Tuesday, June 29, 2010

Tilapia with Lemon Thyme

The weather is hot and the tilapia was on sale for just $5.99/lb, so the hubs and I had a light but delicious dinner on the cheap.

For the tilapia:
I started out by seasoning the fish with salt and then lightly dredging it in a bit of flour in order to create more of a crust, as I had decided to sauté the fish in my non-stick frying pan rather than bake it in aromatic liquids and tinfoil in the oven, which is often my modus operandi when it comes to white fish.

I added the fish to the hot pan in a bit of olive oil, and when it was time to flip the fish (opaque halfway through) I added half of a diced shallot to the pan, as well as about a tablespoon of fresh lemon thyme.

If you have never encountered lemon thyme, I suggest you search it out. The smell is so vibrant and... well, lemony, that it brightens any dish right up. I already love to cook with fresh thyme, but this was much more exciting for me.

Once the fish was cooked through I set it aside under some tinfoil to stay warm while I made the sauce which consisted of: olive oil, leftover minced shallot, salt, about a teaspoon of flour (whisked in and cooked for at least a minute before adding), half a cup of white wine (stir and reduce for a few minutes), the juice of one lemon (stir and reduce again) and a finishing of more lemon thyme. Super flavorful and instantly made the tilapia much more interesting.

For the veg: I very thinly sliced one smallish zucchini into rounds and cooked the slices super fast in some olive oil and salt, and finished it with half a teaspoon of lemon zest right before removing it from the pan. The idea was for the zucchini to still taste of fresh zucchini and still have a bit of bite left to it, but not be raw. Another option I suppose would be to blanch it in boiling water, but I wanted to incorporate the lemon zest, so I chose the quick sauté instead.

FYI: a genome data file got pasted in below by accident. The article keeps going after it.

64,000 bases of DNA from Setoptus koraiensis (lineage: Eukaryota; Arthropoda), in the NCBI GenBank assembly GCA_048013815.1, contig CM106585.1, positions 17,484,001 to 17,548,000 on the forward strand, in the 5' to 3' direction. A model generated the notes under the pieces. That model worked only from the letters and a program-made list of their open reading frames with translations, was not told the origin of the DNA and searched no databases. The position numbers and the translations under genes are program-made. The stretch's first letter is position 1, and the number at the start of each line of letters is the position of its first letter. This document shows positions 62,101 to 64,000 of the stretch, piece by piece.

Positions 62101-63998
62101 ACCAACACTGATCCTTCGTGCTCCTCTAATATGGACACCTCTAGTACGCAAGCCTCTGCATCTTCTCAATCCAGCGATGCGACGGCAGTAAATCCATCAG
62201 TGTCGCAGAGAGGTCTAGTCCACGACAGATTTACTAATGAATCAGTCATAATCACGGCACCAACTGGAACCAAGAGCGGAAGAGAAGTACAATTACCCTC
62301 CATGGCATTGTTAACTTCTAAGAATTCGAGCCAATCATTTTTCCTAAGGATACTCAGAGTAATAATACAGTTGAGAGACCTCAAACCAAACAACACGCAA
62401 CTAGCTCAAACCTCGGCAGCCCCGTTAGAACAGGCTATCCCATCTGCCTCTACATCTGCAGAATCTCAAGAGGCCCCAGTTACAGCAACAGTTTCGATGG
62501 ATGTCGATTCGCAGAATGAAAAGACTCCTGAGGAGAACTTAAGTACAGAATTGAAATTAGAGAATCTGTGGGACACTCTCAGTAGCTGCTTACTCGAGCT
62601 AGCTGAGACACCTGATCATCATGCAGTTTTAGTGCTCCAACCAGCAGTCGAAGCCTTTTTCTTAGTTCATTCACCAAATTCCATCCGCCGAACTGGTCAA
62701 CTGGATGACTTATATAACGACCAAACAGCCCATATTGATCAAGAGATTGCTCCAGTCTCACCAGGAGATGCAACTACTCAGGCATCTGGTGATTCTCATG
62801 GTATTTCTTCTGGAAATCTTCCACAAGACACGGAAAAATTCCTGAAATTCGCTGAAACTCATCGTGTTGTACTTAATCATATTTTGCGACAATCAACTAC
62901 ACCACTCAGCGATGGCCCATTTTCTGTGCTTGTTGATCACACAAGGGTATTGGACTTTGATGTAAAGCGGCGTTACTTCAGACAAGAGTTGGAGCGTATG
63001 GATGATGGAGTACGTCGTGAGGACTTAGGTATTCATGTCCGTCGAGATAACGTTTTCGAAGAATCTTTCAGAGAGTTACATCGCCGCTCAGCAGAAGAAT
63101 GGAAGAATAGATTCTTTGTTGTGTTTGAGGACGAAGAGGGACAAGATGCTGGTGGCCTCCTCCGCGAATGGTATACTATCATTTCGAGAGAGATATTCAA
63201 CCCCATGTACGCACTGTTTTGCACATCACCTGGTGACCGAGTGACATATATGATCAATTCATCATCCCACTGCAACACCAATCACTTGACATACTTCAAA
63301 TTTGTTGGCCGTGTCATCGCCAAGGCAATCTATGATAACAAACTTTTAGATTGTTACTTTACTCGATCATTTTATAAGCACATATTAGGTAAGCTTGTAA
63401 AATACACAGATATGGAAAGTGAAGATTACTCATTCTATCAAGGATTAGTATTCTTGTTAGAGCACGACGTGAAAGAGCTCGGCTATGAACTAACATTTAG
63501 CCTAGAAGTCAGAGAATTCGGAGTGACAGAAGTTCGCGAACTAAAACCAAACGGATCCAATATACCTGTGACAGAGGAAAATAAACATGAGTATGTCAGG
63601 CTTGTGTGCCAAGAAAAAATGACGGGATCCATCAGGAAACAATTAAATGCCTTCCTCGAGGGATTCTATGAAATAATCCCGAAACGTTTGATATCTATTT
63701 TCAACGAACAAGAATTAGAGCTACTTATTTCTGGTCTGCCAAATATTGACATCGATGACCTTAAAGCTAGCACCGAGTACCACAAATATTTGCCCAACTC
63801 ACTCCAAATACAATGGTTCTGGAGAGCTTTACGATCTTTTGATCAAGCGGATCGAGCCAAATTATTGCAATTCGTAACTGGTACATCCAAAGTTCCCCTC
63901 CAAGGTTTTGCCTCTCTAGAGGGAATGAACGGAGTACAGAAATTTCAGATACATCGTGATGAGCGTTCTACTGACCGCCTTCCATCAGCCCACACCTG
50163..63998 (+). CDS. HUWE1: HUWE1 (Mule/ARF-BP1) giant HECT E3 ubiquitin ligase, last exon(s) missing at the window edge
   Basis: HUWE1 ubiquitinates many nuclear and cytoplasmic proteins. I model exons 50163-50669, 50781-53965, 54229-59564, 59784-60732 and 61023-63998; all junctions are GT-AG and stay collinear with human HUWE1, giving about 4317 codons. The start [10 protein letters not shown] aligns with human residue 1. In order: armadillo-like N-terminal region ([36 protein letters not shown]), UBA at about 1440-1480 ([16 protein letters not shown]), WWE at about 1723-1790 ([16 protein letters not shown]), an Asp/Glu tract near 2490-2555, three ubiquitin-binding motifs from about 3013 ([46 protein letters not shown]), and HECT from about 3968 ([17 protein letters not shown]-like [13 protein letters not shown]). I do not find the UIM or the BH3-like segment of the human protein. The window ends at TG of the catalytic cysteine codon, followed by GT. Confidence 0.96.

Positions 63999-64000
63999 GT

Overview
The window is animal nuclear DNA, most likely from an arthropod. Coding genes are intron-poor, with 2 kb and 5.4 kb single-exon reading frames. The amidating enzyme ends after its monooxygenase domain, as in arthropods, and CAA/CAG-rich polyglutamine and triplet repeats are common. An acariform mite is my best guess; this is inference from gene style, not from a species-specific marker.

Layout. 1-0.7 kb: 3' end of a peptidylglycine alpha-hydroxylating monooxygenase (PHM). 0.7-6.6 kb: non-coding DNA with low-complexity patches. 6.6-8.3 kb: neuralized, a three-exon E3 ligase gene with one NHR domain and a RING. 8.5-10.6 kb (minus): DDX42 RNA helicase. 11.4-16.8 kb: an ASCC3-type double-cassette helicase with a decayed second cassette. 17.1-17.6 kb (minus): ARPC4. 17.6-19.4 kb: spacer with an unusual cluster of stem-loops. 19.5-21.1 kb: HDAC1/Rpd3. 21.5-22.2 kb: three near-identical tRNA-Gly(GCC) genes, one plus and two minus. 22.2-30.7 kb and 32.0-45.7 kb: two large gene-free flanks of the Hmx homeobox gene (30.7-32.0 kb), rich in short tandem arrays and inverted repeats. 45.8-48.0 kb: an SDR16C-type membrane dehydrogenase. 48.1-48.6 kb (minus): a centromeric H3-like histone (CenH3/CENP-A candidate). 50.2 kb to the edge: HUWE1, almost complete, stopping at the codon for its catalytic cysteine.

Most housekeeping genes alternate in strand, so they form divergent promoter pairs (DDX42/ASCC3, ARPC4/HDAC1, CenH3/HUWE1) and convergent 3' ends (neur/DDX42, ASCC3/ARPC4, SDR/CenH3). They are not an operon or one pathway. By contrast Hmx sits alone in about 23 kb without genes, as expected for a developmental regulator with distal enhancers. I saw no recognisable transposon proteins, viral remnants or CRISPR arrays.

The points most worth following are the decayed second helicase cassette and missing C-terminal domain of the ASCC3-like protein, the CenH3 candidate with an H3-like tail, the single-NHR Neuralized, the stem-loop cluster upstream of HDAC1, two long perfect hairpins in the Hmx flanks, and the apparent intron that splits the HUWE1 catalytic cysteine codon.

For the side: Because I had lemon going as a theme throughout, I decided to make a quick and creamy orzo dish. (And it's much more figure-friendly than my favorite orzo concoction.) I also decided to make orzo because if we only ate the fish and zucchini, we would be starving in about an hour or two.
I cooked off the orzo first and set it aside. Then I added some olive oil to the pan and grated one large clove of garlic in and let that simmer for a minute or so. Then I added a splash of white wine (maybe 3 tablespoons?) and let it cook down for a couple minutes. Then I added about the same amount of half & half (or cream, whatever you have in the fridge is fine) and stirred well to combine. (I was eyeballing it all just so I'd have enough to coat the orzo I'd cooked for the two of us, but not enough to make a soupy sauce.)
Add a pinch of salt and check the seasoning before adding the zest of one lemon (minus the small bit used in the zucchini) and then add the cooked pasta back in. Stir to combine, and add any leftover chopped lemon thyme (I had about a teaspoon worth left) and call it tasty.
 And tasty it was.

Sunday, June 27, 2010

I've Got Issues

Ok, I am having SERIOUS ISSUES people. For the past week I have been unable to upload new pictures to this blog, and when I try to it tells me there are no other pictures in the blog archive (clearly untrue).

This happened once before, but it sorted itself out within a few days without my having to do anything. But a week is a long time to be frustrated by technology, and I have updated my Safari since having this problem and that did not help either (tho it seemed to fix my slow gmail...)